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April 6, 2018
They used to love me, he said.
I know, I replied.
I talked to God even as they threw him out on the street,
Bloody and broken,
As they destroyed his home and turned their backs on him.
I forgot about him for a while.
My father died of sickness, my sister ran away,
But me? I was left for dead, my mother’s footprints pointing the other way.
You used to love me, I told him.
I do, he replied.
But I didn’t listen.
I talked to him as he abandoned me,
Bloody and broken,
As he destroyed my life and turned his back on me.

She asked me how I came to be here.
He used to love me, I said. Now he doesn’t.
You’re wrong, she replied.
But I didn’t listen.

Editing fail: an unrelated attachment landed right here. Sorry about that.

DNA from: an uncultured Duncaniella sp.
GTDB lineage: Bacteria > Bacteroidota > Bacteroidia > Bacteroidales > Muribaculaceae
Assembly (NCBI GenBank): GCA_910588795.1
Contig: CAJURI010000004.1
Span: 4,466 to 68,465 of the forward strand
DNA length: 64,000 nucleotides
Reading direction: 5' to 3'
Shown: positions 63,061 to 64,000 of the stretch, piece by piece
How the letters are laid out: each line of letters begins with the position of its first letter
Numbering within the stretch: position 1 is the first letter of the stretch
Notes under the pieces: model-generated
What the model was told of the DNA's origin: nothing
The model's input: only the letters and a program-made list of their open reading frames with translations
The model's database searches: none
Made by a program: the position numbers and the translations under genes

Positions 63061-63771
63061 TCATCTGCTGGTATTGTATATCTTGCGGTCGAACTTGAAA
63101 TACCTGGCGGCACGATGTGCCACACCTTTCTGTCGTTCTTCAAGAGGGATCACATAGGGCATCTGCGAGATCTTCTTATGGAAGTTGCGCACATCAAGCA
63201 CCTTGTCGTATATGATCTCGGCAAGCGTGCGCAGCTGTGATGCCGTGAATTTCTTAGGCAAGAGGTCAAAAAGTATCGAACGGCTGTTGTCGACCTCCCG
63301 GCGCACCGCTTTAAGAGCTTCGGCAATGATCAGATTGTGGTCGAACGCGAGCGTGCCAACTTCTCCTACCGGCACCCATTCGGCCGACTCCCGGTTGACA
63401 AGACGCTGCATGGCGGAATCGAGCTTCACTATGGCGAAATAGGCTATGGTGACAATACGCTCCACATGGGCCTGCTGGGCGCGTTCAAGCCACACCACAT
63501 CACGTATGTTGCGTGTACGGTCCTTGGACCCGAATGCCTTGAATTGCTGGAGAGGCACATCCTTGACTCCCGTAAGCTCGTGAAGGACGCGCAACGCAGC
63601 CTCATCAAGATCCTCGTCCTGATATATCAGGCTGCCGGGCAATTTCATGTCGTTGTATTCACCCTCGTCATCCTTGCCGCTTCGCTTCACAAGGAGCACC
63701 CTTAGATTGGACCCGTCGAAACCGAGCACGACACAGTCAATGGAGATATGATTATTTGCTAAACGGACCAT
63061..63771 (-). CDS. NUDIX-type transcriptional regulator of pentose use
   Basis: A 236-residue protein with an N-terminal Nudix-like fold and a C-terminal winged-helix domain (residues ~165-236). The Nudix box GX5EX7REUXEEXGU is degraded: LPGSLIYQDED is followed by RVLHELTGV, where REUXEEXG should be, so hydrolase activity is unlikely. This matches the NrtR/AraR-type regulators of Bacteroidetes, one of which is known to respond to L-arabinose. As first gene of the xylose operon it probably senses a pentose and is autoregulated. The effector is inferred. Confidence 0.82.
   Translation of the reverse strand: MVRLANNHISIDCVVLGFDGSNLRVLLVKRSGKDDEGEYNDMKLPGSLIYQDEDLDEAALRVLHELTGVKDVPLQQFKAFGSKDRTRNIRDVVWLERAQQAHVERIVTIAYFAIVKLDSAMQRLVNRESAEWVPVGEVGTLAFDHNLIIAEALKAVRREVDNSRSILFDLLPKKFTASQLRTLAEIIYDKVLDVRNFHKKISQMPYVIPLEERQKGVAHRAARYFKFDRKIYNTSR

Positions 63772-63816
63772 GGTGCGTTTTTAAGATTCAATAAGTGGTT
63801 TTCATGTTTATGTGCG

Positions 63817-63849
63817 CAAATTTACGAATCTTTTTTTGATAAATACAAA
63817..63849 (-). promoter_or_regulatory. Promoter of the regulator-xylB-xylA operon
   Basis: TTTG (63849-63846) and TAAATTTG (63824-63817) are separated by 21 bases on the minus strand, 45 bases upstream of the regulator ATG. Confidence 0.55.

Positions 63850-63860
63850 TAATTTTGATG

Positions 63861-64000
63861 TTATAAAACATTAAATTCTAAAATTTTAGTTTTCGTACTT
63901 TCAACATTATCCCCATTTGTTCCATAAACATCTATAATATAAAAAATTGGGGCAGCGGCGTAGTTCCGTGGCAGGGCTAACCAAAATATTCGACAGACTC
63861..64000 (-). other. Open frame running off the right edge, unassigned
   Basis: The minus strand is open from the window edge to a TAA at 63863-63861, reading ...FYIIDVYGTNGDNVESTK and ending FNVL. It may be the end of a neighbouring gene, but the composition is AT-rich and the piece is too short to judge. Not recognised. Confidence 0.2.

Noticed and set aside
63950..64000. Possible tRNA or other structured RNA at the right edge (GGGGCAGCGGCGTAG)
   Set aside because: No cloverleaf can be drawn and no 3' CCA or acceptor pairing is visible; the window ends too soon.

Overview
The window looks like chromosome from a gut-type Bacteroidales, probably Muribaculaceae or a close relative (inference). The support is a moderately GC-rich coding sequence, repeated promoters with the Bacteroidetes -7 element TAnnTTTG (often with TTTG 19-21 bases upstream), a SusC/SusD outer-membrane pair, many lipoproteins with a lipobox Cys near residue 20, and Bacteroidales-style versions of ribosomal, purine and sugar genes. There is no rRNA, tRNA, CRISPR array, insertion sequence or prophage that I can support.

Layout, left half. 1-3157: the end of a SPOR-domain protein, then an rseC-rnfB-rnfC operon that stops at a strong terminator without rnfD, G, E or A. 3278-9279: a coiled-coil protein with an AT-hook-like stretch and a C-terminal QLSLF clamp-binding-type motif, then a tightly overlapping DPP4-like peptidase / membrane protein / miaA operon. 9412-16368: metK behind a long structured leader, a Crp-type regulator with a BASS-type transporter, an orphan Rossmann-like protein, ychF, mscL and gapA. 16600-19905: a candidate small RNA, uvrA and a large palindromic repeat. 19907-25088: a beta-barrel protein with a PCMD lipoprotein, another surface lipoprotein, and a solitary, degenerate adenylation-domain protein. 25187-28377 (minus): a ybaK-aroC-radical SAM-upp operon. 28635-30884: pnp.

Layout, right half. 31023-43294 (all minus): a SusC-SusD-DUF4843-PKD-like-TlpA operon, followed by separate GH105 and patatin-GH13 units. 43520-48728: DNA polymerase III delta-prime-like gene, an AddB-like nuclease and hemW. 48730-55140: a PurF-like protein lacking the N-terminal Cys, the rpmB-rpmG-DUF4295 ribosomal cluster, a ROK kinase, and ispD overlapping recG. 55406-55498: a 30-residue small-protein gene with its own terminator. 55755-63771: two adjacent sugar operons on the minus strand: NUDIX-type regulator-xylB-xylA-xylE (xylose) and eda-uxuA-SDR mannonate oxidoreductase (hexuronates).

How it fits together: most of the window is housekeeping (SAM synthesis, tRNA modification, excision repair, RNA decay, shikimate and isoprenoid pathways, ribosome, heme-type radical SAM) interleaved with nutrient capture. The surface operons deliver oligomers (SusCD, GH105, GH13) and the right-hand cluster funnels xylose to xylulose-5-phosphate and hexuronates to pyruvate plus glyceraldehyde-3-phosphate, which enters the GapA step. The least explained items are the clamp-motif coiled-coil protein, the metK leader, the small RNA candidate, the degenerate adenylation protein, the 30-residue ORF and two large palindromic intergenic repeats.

I took the book and threw it into the rain, the ink bleeding through the pages,
The leather binding broken and overused.
As it hit the ground, a page was torn, soaking up water,
Delicate, easily ripped apart by the harsh raindrops of life.
I forgot about it for a while.
But it came back, as all persistent things do,
It washed up on the shores of my life,
The leather binding ruined, the pages waterlogged,
But clean of the ink stains I’d made, old notes I’d written.
I picked it up, the cover familiar in my hand, the hardwood digging into my knees.
I used to love you, I told him
I know, he replied.
I think I could do it again, I said.
I know you can, he replied. Because I always have.

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